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Title: Biochemical and cellular studies of the KDM6 sub-family of JmjC histone lysine demethylases
Author: Dunne, Kate
Awarding Body: University of Oxford
Current Institution: University of Oxford
Date of Award: 2018
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The JmjC domain containing histone lysine demethylases (JmjC-KDMs) are a family of epigenetic enzymes which regulate gene expression by catalysing demethylation of N-terminal lysines on histone tails. KDM6A and KDM6B catalyse demethylation of histone H3 trimethyllysine (H3K27Me3) on the tail of histone H3, activating gene expression. The KDM6 family have various roles in development and disease, including in hypoxic disease states such as cancer and atherosclerosis. The aim of this project was to evaluate KDM6 activity in the context of cellular hypoxia, both in terms of reduced oxygen availability and alterations to the metabolic milieu. Efforts were made to establish a phenotypic cellular assay for atherosclerosis, a hypoxic disease state in which epigenetic regulation of macrophage functions, including by KDM6B, plays a central role. Expression and purification of recombinant KDM6A was undertaken, but low or no catalytic activity was observed, likely due to aggregation. Production of fusion-protein cleaved KDM6B resulted in inactive enzyme which was found to contain DNA contamination. Endonuclease treatment and heparin affinity purification restored KDM6B activity, indicating a catalytically inactivating interaction between KDM6B and contaminating DNA. The oxygen sensitivity of several JmjC-KDMs has been demonstrated. The oxygen dependence of KDM6B against global H3K27Me3 was assessed in HeLa and COS-7 cells. A graded response of KDM6B activity to oxygen concentrations (0.1-21%) was observed in both cell lines, indicating KDM6B activity can be modulated by oxygen availability in a physiologically relevant manner. Hypoxia impacts cellular metabolism, and leads to increased cellular concentration of tricarboxylic acid cycle intermediates (TCAI). Inhibition of various 2OG oxygenases by TCAI and related metabolites has been reported, and may contribute to reduction of activity seen in hypoxia. An AlphaScreen inhibition assay was used to evaluate KDM6B inhibition by 17 TCAI, with D-2HG, L-2HG and succinate identified as the most potent inhibitors (IC50 values of 9.7, 15, 20 and 20 μM). An orthogonal MALDI-MS assay validated potent inhibition by succinate, L-2HG and D-2HG. Cell permeable esters of TCAI were evaluated using the KDM6B immunofluorescence assay, but no strong cellular inhibition was observed, possibly due to saturating cellular 2OG conditions. Lipid-droplet filled foam cells make up the expanding core of an atherosclerotic plaque. Hypoxia was shown to stimulate foam cell formation using a cellular phenotypic assay. Inhibition of foam cell formation by small molecule inhibitors, including those of JmjC-KDMs, were evaluated but no modulation of foam cell formation was observed, in part due to the small dynamic range of the assay. The work described in this thesis demonstrates that KDM6B activity is reduced both by reduced oxygen availability in cells, and by TCAI inhibition in vitro. This may have important implications for gene regulation in the context of hypoxic disease states, where both reduced oxygen availability and dysregulation of metabolism occur.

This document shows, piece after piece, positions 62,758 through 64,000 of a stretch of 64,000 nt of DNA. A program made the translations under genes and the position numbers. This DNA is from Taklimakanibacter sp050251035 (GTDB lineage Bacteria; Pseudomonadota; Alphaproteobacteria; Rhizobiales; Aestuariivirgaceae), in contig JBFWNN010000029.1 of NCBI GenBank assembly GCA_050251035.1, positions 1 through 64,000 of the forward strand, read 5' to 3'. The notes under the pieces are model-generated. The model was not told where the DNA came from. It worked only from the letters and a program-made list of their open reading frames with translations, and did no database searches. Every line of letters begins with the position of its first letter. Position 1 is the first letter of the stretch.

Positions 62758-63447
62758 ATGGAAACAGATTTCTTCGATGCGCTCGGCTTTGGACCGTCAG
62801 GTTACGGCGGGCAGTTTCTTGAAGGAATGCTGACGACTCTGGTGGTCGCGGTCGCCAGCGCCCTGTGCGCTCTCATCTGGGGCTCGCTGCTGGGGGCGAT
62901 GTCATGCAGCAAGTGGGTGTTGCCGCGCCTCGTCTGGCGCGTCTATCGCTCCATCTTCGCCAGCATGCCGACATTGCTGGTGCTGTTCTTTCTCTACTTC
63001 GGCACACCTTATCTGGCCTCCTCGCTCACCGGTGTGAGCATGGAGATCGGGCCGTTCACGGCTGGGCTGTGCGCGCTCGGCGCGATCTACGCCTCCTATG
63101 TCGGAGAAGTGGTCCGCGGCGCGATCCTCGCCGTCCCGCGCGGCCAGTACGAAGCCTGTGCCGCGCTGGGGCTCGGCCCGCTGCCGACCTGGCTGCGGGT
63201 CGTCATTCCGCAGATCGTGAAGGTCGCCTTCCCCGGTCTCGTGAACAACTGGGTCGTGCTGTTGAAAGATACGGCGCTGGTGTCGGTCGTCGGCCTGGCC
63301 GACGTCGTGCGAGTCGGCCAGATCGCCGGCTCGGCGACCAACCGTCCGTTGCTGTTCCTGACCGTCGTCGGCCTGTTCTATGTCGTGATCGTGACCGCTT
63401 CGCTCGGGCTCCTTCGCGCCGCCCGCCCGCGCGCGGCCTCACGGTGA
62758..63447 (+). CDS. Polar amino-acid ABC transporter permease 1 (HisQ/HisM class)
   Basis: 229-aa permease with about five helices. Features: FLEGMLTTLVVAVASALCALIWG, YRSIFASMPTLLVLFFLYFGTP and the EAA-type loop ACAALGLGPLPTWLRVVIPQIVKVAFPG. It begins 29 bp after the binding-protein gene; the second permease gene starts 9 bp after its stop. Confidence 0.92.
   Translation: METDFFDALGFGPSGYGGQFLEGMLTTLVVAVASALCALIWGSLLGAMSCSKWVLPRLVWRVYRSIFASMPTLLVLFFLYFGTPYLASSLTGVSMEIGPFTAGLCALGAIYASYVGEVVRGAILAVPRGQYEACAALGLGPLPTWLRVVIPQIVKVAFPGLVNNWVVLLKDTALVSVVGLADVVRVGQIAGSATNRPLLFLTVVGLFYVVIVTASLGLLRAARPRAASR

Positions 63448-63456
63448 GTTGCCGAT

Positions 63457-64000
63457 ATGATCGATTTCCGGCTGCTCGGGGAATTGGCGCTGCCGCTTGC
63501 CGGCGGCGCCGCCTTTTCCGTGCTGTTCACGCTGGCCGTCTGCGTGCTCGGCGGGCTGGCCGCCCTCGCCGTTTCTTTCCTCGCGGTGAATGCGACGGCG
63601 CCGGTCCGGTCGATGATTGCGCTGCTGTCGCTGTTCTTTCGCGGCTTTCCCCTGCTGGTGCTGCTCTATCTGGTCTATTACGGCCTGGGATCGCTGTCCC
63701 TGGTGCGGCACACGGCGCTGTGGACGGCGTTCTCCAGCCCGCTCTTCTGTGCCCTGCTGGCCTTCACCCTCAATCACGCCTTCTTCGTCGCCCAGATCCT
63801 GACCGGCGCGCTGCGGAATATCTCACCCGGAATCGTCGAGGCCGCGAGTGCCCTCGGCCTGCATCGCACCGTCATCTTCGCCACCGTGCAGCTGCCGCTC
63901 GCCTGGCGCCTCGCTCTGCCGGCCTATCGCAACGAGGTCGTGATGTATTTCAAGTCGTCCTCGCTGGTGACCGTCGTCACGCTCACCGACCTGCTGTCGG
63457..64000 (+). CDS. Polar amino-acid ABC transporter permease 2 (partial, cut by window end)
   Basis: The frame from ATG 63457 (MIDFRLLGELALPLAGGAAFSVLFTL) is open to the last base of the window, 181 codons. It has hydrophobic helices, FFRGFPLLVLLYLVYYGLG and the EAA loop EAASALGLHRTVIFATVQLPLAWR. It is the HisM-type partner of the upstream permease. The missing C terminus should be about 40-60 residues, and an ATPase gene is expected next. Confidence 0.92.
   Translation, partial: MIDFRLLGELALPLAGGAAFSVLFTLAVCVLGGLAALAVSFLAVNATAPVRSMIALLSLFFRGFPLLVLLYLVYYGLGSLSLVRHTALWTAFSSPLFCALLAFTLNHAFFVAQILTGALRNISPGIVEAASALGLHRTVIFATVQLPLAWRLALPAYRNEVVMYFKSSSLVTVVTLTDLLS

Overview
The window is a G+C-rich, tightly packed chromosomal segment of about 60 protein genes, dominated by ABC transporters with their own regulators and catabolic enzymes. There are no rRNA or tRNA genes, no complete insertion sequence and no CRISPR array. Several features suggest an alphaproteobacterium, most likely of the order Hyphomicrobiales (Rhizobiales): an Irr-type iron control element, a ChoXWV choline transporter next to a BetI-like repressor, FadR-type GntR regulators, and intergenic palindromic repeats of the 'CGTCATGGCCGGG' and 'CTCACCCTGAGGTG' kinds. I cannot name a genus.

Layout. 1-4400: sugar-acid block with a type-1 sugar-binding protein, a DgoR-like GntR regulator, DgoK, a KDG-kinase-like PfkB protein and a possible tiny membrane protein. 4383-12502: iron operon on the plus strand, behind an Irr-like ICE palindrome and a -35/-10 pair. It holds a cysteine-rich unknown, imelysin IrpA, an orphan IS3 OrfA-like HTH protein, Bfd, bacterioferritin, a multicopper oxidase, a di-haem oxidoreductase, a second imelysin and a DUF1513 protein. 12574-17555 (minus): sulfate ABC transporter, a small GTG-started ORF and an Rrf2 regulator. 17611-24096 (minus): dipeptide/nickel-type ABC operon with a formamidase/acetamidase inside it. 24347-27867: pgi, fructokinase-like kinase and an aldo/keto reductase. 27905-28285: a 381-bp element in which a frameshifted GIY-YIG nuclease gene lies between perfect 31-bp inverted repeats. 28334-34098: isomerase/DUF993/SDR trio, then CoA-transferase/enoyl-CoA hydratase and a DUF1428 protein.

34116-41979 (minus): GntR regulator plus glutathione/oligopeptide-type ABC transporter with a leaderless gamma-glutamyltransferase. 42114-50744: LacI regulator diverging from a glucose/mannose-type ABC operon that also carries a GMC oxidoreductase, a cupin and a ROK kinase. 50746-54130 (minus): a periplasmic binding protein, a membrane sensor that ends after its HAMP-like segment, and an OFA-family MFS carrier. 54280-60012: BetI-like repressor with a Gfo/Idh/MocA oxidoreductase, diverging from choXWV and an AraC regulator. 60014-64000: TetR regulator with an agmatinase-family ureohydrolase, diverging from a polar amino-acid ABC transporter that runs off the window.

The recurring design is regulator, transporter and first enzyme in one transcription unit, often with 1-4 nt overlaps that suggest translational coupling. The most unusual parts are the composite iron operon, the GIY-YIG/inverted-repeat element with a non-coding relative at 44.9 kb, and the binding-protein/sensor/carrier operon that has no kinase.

Supervisor: Kawamura, Akane ; Flashman, Emily ; Schofield, Chris Sponsor: British Heart Foundation
Qualification Name: Thesis (Ph.D.) Qualification Level: Doctoral
EThOS ID:  DOI: Not available